Killeen’s residents deserve a full-scale investigation of the city’s finances. Period.
That means a forensic audit — something residents started clamoring for last summer as the city struggled to deal with a projected multimillion-dollar shortfall.
Taxpayers packed two city budget hearings, demanding to know why expenditures had exceeded revenues for three consecutive years, and why the city had suddenly found itself in an $8 million budget hole that forced council members to consider severe cuts to programs and services.
At the time, the council did the responsible thing — agreeing to a thorough, in-depth analysis of Killeen’s financial transactions, policies and procedures from 2011 to 2016. The proposed audit would uncover any potential fraud, misuse or misappropriation of funds.
But six months later, council members are on the verge of signing off on a more limited investigation, going all the way back to 2002, that has strayed far from the initial concept.
The new plan does have some pluses — seven targeted “areas of concern” ranging from interfund transfers and pay increases to capital outlays and use of bond money. All these areas are well worth investigating. The plan also opens the door to looking into potential criminal actions and provides for a future expansion of its scope, as warranted.
But even if this style of audit provides some valuable answers, it is bound to miss some problem areas as well. And the city simply can’t afford to waste the opportunity to create a completely clean slate that a full audit would bring.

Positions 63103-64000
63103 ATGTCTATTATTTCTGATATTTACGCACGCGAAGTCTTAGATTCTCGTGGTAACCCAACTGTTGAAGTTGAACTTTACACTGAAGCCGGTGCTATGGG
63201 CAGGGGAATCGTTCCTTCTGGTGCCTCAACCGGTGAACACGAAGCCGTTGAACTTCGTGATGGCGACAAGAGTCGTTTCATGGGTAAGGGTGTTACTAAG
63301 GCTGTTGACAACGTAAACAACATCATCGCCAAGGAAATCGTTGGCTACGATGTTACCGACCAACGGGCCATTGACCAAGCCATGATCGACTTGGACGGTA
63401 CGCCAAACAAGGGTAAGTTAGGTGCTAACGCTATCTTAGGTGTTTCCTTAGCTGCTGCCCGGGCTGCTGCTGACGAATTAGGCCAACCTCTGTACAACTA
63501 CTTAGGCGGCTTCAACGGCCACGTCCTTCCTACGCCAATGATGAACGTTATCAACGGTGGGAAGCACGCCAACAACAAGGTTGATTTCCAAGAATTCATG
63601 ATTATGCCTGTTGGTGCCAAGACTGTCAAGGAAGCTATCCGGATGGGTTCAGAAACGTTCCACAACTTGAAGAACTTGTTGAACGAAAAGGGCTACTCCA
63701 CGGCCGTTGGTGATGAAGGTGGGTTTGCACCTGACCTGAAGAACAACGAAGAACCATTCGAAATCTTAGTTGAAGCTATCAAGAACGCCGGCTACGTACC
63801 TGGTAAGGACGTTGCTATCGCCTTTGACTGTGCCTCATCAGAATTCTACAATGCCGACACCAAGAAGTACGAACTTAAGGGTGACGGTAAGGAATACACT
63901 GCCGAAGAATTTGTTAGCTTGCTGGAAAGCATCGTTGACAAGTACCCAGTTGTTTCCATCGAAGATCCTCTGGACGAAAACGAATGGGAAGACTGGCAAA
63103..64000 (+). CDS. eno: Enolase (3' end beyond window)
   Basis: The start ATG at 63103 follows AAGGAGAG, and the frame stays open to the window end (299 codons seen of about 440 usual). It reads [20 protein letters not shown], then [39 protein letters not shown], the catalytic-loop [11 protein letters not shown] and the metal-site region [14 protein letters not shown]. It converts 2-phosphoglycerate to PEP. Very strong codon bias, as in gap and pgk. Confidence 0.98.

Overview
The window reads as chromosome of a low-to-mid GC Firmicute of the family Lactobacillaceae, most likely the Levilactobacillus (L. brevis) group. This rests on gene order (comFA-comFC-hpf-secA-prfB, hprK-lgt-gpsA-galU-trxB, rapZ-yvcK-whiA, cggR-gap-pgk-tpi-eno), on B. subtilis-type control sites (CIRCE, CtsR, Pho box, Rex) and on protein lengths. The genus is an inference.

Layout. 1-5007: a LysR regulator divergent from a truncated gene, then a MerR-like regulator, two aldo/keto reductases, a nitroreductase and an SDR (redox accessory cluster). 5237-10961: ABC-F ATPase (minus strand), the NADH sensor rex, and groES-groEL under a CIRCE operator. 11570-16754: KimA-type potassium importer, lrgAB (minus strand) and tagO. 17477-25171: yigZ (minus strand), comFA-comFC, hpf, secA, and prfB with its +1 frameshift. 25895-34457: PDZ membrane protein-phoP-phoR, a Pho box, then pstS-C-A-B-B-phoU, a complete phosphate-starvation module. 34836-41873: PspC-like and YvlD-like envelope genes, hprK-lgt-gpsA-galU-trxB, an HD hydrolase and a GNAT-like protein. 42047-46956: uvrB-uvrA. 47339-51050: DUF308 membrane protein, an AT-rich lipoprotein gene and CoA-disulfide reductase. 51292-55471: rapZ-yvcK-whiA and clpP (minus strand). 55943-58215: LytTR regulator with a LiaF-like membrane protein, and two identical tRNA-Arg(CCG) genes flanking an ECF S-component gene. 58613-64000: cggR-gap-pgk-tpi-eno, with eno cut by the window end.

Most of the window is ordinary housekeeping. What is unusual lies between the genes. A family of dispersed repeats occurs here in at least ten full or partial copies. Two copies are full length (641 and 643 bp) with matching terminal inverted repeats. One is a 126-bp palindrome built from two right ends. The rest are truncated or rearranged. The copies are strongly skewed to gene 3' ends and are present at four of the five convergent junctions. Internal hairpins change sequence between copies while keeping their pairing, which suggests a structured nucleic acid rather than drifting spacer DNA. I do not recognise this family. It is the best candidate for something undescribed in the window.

Several factors have played into the council’s decision to head down a different path.
First, several members bought into a pair of fallacies about a forensic audit. One was that there must be suspicion of criminal actions to warrant a forensic audit. The other was that the cost of such an audit would be prohibitive.
Neither assertion is true.
While a forensic audit is often used to uncover illegal financial activities, it is also routinely used as a definitive tool for tracking the flow of money — something keenly needed in Killeen’s case.
As far as cost, a tightly focused forensic audit covering a limited time frame would not cost significantly more than the price of the hybrid plan currently on the table.
But even the modest $400,000 price tag on the latest audit proposal — just a small fraction of last year’s shortfall — has some council members balking, leading to discussion of having City Auditor Matthew Grady conduct the financial investigation.
This would be a huge mistake.
While Grady may have the qualifications to look into Killeen’s finances, he lacks the objectivity to do so. As an employee of the city, he would be charged with looking into areas he oversees and would report to officials who could be affected by the audit’s findings. Such a lack of independence and autonomy would cast serious doubt on the integrity of the investigation.
While the council continues to pursue options that fall short of the original audit’s scope, its members are not entirely to blame.
The audit initiative first went off course when former internal auditor Amanda Wallace, under the direction of then-interim City Manager Ann Farris, drew up a vaguely worded request for qualifications and sent it out to prospective bidders before the full council had a chance to review the text.
Consequently, the firms that responded failed to offer concrete proposals for a forensic audit. And of the three firms invited to Killeen to make presentations, the one that was selected to conduct an investigation was the one firm that stated up front it didn’t want to perform a forensic audit.